Jquan McInnis Sentenced to a Minimum of 60 Years in Prison
A Hennepin County District Court Judge sentenced Jquan McInnis to at least 60 years in prison for shooting and killing one man and killing an infant in front of the baby’s father, Hennepin County Attorney Mike Freeman announced Friday.
McInnis, 20, was 17 years and 7 months when he fired six shots into a car killing the 20-year-old Gustav Christianson II and seven-month-old Jayden Redden on Oct. 9, 2016. Late Thursday afternoon, Hennepin County District Court Judge Jeannice Reding, reading extensively from her sentencing memo, called McInnis’ double homicide, “brazen and heartless.”
She sentenced McInnis to life in prison with the possibility of parole after 30 years on each of the two first-degree murder charges and ran them consecutively. He will be almost 78-years-old before he can be considered for release. Judge Reding also gave him credit for more than three years already served in jail.
McInnis was convicted of the two murders in 2018.If he had been an adult at the time the murders were committed, he would have been sentenced immediately to life in prison without parole under state law. However, because he was a juvenile when he committed the murders, a 2012 U.S. Supreme Court ruling required Judge Reding to hold a hearing, which she did in November, to see if he should spend the rest of his life in prison. The Supreme Court relied heavily on science which has determined that full brain maturity does not occur until the mid-20s, especially in boys.
The evidence from the November hearing established that McInnis was likely exposed to drugs and alcohol in the womb, which is detrimental to the fetus. He was taken from his mother as an infant and placed with her mother and her husband. However, he suffered “chronic maltreatment” there, including a failure of the grandparents to follow up on school and mental health resources offered to McInnis.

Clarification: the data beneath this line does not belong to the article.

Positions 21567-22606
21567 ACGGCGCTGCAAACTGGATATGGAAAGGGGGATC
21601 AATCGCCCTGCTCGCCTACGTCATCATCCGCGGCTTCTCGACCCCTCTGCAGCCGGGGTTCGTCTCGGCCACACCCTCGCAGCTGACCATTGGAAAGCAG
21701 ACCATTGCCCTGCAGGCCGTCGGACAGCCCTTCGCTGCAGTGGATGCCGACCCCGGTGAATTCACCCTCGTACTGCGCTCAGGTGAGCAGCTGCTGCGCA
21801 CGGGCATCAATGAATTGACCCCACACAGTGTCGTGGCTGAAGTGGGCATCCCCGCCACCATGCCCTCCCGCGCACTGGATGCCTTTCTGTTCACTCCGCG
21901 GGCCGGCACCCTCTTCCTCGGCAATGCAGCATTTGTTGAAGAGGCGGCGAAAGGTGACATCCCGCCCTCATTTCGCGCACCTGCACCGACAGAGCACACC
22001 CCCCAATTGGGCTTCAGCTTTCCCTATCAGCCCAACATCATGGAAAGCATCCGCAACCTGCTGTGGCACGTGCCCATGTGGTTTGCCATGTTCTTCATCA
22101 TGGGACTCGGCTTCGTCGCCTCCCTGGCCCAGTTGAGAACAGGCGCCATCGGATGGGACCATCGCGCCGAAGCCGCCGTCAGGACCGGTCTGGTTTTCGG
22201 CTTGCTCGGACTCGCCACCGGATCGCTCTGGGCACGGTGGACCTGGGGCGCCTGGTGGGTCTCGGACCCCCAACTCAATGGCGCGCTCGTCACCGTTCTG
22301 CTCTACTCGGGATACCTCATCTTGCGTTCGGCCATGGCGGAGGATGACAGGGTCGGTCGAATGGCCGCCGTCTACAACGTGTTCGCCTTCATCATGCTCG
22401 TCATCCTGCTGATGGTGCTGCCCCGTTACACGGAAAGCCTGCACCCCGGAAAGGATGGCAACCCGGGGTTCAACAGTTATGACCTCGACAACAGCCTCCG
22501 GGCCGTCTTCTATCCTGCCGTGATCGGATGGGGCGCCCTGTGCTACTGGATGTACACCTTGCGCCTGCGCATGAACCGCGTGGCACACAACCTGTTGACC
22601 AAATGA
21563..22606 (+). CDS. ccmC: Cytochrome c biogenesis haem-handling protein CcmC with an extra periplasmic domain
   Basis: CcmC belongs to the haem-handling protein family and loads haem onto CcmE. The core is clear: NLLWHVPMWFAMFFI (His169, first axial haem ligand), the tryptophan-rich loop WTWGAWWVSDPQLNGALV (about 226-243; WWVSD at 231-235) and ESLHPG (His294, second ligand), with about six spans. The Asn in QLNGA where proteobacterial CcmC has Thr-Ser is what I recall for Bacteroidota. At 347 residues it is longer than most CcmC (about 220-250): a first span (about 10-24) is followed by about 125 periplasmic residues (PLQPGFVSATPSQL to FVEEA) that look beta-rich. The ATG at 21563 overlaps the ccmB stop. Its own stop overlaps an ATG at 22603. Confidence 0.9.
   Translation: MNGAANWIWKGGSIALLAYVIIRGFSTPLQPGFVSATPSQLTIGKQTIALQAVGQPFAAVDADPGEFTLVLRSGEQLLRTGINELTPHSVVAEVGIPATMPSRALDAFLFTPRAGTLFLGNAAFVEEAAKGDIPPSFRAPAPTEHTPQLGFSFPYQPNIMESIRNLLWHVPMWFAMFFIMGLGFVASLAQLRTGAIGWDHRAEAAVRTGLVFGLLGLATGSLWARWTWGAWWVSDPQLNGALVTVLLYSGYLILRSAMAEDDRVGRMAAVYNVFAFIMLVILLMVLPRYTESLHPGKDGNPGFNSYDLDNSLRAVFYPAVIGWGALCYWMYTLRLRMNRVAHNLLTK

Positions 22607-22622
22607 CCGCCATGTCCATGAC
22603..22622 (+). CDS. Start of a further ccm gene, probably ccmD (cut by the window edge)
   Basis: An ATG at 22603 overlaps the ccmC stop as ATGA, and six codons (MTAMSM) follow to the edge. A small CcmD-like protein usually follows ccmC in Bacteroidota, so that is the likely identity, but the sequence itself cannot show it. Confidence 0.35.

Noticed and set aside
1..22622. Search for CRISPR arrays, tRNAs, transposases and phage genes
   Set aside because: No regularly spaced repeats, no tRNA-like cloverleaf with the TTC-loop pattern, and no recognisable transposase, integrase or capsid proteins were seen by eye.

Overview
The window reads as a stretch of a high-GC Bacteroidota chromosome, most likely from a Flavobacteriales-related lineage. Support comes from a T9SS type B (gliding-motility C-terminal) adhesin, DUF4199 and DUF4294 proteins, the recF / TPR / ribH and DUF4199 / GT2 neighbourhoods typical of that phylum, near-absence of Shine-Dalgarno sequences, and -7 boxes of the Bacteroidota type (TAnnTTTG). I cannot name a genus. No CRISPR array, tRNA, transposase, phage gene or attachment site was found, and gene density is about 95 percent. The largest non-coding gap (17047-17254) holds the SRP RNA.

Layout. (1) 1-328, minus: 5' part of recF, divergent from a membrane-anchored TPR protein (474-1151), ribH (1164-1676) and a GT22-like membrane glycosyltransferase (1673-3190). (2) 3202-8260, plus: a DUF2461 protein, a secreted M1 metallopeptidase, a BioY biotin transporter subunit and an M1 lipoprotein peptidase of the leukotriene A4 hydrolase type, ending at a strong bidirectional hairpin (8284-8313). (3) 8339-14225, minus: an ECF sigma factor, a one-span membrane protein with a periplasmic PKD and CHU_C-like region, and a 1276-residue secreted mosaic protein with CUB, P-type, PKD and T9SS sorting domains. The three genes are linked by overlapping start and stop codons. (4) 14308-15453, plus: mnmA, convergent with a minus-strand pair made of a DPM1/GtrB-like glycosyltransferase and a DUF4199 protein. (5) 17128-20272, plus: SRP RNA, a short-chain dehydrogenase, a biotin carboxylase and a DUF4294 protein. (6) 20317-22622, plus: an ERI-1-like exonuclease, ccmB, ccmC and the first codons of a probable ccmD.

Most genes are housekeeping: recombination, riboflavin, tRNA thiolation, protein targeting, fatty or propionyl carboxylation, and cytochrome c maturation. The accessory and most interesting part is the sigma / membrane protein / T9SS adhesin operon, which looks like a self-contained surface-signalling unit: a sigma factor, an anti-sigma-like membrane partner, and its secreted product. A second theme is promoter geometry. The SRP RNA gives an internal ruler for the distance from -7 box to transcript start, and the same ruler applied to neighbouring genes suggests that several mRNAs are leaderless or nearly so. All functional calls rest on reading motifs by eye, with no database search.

Instead, he spent a lot of his time on the street, unsupervised, and “spent time with mostly older gang members and learned how to survive on the streets, including using violence as a way of conflict resolution,” Judge Reding said. But in deciding not to sentence him to life in prison without parole, the judge noted that both experts who examined McInnis said he is capable of being rehabilitated in prison.
According to the evidence in the case, McInnis believed Christianson had stolen from him. He obtained a gun and when he passed a car parked near 26th Street East and 11th Avenue South with Christianson inside, he told his companion to drive and park a block away. McInnis put his hood up to hide his identity, ran through several yards and fired five times, killing Christianson. As he was leaving, McInnis fired one more shot through the car’s back window, striking the infant in his car seat, although missing the baby’s father, the driver of the car.
Jquan McInnis Criminal Complaint (PDF)